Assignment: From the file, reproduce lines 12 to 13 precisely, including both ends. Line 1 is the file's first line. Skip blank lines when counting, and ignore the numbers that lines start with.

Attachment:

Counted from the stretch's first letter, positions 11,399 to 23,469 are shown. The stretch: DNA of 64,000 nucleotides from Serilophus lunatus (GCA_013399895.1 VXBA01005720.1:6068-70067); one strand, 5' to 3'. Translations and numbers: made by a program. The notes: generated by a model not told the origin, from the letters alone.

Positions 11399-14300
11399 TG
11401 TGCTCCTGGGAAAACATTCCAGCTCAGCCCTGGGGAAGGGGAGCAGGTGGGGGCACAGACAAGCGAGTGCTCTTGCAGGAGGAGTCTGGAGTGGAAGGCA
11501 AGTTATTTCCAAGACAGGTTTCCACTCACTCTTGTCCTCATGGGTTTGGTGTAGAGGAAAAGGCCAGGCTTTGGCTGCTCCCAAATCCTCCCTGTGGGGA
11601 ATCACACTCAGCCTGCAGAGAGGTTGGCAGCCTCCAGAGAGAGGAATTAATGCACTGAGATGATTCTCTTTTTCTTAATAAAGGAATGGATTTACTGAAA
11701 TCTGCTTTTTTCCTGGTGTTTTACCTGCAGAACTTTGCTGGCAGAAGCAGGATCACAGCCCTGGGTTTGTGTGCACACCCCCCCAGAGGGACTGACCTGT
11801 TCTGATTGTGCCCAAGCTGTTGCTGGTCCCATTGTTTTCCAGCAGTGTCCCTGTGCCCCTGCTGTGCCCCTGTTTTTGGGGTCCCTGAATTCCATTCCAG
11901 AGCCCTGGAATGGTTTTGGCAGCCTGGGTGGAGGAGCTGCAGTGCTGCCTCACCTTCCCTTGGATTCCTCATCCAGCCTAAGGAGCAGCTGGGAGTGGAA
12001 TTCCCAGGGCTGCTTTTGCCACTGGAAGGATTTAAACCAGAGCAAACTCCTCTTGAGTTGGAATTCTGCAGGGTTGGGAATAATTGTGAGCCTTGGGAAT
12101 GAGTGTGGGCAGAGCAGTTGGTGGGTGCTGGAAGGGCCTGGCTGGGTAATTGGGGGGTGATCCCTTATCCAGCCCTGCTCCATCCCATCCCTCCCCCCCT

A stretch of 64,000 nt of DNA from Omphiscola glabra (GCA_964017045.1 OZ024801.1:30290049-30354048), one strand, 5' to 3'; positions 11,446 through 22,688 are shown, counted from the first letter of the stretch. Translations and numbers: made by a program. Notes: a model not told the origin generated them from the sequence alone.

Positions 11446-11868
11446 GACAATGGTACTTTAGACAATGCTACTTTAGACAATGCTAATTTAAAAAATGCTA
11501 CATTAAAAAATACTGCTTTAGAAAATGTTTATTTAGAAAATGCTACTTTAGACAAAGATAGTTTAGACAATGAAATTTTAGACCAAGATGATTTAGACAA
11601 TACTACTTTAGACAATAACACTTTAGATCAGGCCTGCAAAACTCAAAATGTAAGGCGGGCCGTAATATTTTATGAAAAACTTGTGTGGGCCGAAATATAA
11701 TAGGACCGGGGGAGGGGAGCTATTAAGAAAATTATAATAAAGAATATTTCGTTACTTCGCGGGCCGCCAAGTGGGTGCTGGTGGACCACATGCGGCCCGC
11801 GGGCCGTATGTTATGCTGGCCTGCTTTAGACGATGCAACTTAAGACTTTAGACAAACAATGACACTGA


A stretch of 64,000 nt of DNA from Omphiscola glabra (GCA_964017045.1 OZ024801.1:30290049-30354048), one strand, 5' to 3'; positions 11,446 through 22,688 are shown, counted from the first letter of the stretch. Translations and numbers: made by a program. Notes: a model not told the origin generated them from the sequence alone.

Positions 11446-11868